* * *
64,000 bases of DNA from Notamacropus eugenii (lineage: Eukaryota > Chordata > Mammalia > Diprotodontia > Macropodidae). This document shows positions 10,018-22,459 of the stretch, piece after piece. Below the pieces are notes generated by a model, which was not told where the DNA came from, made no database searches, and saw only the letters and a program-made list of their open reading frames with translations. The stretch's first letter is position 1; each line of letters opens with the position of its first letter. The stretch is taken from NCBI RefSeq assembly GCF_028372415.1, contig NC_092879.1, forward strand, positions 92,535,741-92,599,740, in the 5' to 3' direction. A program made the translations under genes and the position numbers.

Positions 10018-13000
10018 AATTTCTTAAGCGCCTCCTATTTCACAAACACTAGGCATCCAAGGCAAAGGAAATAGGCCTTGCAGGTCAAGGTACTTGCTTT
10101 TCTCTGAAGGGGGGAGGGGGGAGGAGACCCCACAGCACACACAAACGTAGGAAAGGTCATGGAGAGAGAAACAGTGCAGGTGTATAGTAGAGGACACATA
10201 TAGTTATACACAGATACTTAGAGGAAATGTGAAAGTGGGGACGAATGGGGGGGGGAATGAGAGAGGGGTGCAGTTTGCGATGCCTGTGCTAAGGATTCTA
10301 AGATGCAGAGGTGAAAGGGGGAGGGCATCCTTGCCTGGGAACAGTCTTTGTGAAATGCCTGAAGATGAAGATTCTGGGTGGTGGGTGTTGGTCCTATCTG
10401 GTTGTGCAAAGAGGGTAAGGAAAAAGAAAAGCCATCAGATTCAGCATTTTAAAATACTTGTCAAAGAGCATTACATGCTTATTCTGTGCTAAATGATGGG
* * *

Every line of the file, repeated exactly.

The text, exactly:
64,000 bases of DNA from Notamacropus eugenii (lineage: Eukaryota > Chordata > Mammalia > Diprotodontia > Macropodidae). This document shows positions 10,018-22,459 of the stretch, piece after piece. Below the pieces are notes generated by a model, which was not told where the DNA came from, made no database searches, and saw only the letters and a program-made list of their open reading frames with translations. The stretch's first letter is position 1; each line of letters opens with the position of its first letter. The stretch is taken from NCBI RefSeq assembly GCF_028372415.1, contig NC_092879.1, forward strand, positions 92,535,741-92,599,740, in the 5' to 3' direction. A program made the translations under genes and the position numbers.

Positions 10018-13000
10018 AATTTCTTAAGCGCCTCCTATTTCACAAACACTAGGCATCCAAGGCAAAGGAAATAGGCCTTGCAGGTCAAGGTACTTGCTTT
10101 TCTCTGAAGGGGGGAGGGGGGAGGAGACCCCACAGCACACACAAACGTAGGAAAGGTCATGGAGAGAGAAACAGTGCAGGTGTATAGTAGAGGACACATA
10201 TAGTTATACACAGATACTTAGAGGAAATGTGAAAGTGGGGACGAATGGGGGGGGGAATGAGAGAGGGGTGCAGTTTGCGATGCCTGTGCTAAGGATTCTA
10301 AGATGCAGAGGTGAAAGGGGGAGGGCATCCTTGCCTGGGAACAGTCTTTGTGAAATGCCTGAAGATGAAGATTCTGGGTGGTGGGTGTTGGTCCTATCTG
10401 GTTGTGCAAAGAGGGTAAGGAAAAAGAAAAGCCATCAGATTCAGCATTTTAAAATACTTGTCAAAGAGCATTACATGCTTATTCTGTGCTAAATGATGGG